The Paper StructureIntroduction 25 points
- What phenomenon are you interested in? What are you trying to explain?
- Why is it important?
- What do we know about it already? (What does not need to be explained?)
- Citing descriptive data can be useful; surveys, crime reports, epidemiological data from, e.g., the Centers for Disease Control (CDC). [Violent crime in Chicago is rising (cite a statistic here). This study will attempt to explain....]
- At least two APA style references to published articles in scientific journals (These can be anywhere in your introduction or theory statement.)
Theory 25 points
- A statement of how the phenomenon works.
- A causal statement of how the psychological processes that underlie your phenomenon (the hypothetical constructs) relate to each other.
- Derive your theory from the two (or more) published scientific articles you began working with in Week 5.
- Describe how the theory is important to understanding (or changing) the phenomenon.
- This is not simply a glorified hypothesis or prediction (I predict that multi-media learning will lead to higher performance...). Rather you must explain why or how the Independent Variable leads to the Dependent Variable.
Hypothesis 25 points
- A prediction or empirical question that clearly follows from or tests the theory.
- Your prediction must:
- Be clear;
- Refer to variables that can be operationally defined;
- Reflect or adequately assess the hypothetical constructs cited in your theory;
- Be testable and/or logically falsifiable.
- Who are your research participants? Why did you sample these participants?
- Is this a random sample of the population?
- A targeted sample? ... if so, whom and why?
- A convenience sample? ... if so, what are the limitations of this sampling approach?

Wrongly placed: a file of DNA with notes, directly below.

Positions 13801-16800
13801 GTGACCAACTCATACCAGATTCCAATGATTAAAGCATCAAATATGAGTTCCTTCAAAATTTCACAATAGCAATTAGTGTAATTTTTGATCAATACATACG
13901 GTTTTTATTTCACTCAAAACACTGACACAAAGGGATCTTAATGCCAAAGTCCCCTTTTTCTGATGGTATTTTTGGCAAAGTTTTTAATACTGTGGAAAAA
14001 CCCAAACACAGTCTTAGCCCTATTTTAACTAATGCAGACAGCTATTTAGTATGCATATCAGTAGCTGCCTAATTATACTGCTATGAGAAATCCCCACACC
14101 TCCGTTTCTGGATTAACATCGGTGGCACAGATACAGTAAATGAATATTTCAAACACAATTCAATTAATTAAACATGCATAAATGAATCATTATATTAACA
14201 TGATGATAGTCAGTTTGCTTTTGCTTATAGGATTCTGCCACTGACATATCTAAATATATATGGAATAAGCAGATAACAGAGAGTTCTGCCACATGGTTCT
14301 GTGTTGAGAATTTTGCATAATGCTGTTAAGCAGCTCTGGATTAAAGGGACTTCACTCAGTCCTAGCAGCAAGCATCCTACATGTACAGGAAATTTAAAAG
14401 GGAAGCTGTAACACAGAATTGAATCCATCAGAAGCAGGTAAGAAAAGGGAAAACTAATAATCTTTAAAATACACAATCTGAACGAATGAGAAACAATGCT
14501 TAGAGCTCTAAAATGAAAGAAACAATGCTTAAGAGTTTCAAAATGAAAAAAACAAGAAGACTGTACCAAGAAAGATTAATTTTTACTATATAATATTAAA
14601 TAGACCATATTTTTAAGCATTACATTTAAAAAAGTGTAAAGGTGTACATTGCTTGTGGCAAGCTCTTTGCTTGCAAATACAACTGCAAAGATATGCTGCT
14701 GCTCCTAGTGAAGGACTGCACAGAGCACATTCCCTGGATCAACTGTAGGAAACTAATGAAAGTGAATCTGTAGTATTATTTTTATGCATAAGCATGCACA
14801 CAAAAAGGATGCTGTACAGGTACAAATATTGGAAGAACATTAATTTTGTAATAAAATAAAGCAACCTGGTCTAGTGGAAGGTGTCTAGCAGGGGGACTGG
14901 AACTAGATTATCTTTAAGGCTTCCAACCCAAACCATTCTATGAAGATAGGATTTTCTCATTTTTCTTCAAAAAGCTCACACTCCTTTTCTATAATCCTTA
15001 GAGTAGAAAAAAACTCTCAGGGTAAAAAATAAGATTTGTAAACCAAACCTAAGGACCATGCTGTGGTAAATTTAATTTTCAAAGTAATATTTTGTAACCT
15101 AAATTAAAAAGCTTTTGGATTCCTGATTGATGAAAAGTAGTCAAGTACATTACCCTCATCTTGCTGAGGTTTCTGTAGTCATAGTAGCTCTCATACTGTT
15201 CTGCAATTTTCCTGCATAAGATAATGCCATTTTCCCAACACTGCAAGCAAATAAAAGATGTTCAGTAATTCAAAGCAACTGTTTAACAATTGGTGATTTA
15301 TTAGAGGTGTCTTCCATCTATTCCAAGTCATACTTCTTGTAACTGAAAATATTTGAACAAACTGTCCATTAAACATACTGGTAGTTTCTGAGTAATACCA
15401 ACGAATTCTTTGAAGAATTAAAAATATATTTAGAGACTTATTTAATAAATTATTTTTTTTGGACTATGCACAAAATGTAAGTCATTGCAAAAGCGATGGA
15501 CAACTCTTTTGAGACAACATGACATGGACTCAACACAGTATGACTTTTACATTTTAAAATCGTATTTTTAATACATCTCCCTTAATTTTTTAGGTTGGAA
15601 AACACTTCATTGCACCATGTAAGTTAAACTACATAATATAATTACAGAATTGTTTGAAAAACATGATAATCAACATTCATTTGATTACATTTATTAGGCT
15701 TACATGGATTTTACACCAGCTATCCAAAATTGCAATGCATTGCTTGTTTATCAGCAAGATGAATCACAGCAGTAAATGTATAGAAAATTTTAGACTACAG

- Explicitly describe your Inclusion Criteria and Exclusion Criteria; who fits your sampling frame and who does not?
- Where and how did you actually contact and recruit participants?
- Cite any sampling limitations and explain why your approach is still justified.
- What was the overall design?
- Was this a true or a quasi-experiment?
- What were the overall study procedures?
- What, step-by-step, did you do with each participant?
- A reader should be able to repeat your experiment exactly.
- How did you obtain informed consent?
- What ethical issues may be present (e.g., stressful conditions, deception or placebo groups…), and how did you deal with them?
How did you construct your Independent Variable?
- Was it a quasi-independent variable?
- Based on an existing group membership (e.g., people how got therapy v. those who did not, male v. female, etc…)?
- Based on a measurement (people above or below some score on a scale, e.g., high v. low stress…)?
- Was it a true independent variable, i.e. that you manipulated or controlled?
- Was it presented directly, such as a drug dose?
- What was the dose?
- How do you know it was the correct dose?
- Was it presented indirectly, such as instructional conditions designed to induce stress v. relaxation?
- How do you know you actually induced the condition you meant to? What was your manipulation check?
How did you operationally define your Dependent Variable?
- Specifically, where did your numbers come from – what kind of measures did you use, how did you go from, e.g., questionnaire items to an actual score, etc.
- Were the measures known to be reliable and valid? How?
- Use the data from your Week 12 assignment, or develop your own data sheets showing all the observations for each participant.
- In an appendix you will:
- Perform your statistics, showing all calculations. You must show every step involved in deriving your t score.
- Provide key statistical assumptions: your alpha level, p value.
- Graph your data to show the statistical effects you are testing.